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The results show improving cash generation at both companies and in the industry in general, as investors continued to push for capital discipline throughout the energy sector.
"Cash is king, more and more," said Brian Youngberg, an oil industry analyst with Edward Jones. "These companies are trying to be disciplined and show growth."
At both companies, though, the results also reflected their dependence on commodity price swings to boost results.
Neither company hedges oil or natural gas production.
At Exxon, results beat expectations despite a drag from Hurricane Harvey, which shuttered many US Gulf Coast refineries during August.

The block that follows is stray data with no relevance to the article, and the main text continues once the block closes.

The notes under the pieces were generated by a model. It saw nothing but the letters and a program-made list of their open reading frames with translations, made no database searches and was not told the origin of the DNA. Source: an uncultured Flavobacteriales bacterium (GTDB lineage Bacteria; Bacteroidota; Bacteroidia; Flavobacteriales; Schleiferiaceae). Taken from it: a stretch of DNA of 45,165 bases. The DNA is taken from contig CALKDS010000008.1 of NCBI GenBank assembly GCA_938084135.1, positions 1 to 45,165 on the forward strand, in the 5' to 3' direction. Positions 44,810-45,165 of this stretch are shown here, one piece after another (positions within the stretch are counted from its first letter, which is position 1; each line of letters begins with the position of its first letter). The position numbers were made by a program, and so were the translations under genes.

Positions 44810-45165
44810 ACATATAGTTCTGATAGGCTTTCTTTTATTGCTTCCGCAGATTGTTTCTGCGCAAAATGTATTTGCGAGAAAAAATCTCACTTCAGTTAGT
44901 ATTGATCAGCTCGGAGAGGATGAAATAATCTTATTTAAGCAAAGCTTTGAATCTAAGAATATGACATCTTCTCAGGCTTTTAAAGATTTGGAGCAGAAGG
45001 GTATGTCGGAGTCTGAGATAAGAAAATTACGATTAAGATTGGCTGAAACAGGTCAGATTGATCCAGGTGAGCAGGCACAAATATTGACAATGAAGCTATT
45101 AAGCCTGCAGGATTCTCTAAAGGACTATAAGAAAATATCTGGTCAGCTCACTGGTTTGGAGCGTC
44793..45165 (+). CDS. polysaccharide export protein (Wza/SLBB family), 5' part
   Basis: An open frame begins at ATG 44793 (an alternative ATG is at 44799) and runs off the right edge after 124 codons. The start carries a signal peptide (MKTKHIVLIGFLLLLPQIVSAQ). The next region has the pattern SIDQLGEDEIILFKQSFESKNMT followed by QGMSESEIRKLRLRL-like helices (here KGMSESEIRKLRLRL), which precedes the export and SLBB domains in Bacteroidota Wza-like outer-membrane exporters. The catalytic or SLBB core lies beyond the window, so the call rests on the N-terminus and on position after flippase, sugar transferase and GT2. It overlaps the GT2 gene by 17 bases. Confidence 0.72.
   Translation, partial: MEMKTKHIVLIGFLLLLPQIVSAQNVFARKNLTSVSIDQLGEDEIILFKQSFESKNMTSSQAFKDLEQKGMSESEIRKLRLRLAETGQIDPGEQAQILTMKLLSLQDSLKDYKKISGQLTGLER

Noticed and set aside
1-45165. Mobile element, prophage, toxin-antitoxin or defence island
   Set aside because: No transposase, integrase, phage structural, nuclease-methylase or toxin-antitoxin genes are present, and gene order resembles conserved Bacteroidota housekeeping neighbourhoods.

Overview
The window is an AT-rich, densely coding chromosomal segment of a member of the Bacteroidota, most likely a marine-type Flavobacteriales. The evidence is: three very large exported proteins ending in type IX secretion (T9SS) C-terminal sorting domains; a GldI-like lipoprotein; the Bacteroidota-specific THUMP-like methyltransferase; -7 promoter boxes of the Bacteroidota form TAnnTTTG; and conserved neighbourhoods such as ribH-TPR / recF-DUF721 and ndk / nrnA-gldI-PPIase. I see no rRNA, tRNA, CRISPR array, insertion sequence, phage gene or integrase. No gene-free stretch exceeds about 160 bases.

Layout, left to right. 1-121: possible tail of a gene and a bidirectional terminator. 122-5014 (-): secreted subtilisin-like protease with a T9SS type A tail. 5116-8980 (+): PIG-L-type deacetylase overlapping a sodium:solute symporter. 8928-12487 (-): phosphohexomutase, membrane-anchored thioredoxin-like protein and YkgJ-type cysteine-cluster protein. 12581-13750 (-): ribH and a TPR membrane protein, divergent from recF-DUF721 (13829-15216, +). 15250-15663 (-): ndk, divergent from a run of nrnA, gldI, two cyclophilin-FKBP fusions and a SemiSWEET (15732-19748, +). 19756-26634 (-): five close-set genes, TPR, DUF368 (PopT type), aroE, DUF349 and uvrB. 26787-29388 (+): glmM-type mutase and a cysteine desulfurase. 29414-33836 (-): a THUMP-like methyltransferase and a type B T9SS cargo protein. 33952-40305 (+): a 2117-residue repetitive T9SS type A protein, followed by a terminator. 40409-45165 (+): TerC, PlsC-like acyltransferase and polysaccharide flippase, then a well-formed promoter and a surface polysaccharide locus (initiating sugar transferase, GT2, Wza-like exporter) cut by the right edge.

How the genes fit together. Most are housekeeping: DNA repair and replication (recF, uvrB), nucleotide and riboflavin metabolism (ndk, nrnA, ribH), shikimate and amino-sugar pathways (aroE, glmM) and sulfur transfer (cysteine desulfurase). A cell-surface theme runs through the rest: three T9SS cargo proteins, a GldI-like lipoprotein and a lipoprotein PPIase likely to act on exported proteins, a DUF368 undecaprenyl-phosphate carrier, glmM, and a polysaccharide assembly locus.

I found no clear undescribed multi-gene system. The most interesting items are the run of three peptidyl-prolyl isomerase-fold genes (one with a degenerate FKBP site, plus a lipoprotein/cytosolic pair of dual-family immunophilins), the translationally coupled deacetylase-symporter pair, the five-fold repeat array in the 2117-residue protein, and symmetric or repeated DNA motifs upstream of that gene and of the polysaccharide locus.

Exxon's shares fell 1.7 percent to $82.12 in morning trading.
At Chevron, a write-down of its Bangladesh operations and a drop in U. S. production weighed on results, which missed Wall Street expectations by a wide margin.
Chevron's shares dropped 3.5 percent to $114.30 in morning trading.
French rival Total SA posted a 29 percent jump in third-quarter net profit as project ramp-ups and new investments lifted production.
(Only the headline and picture of this report may have been reworked by the Business Standard staff; the rest of the content is auto-generated from a syndicated feed.)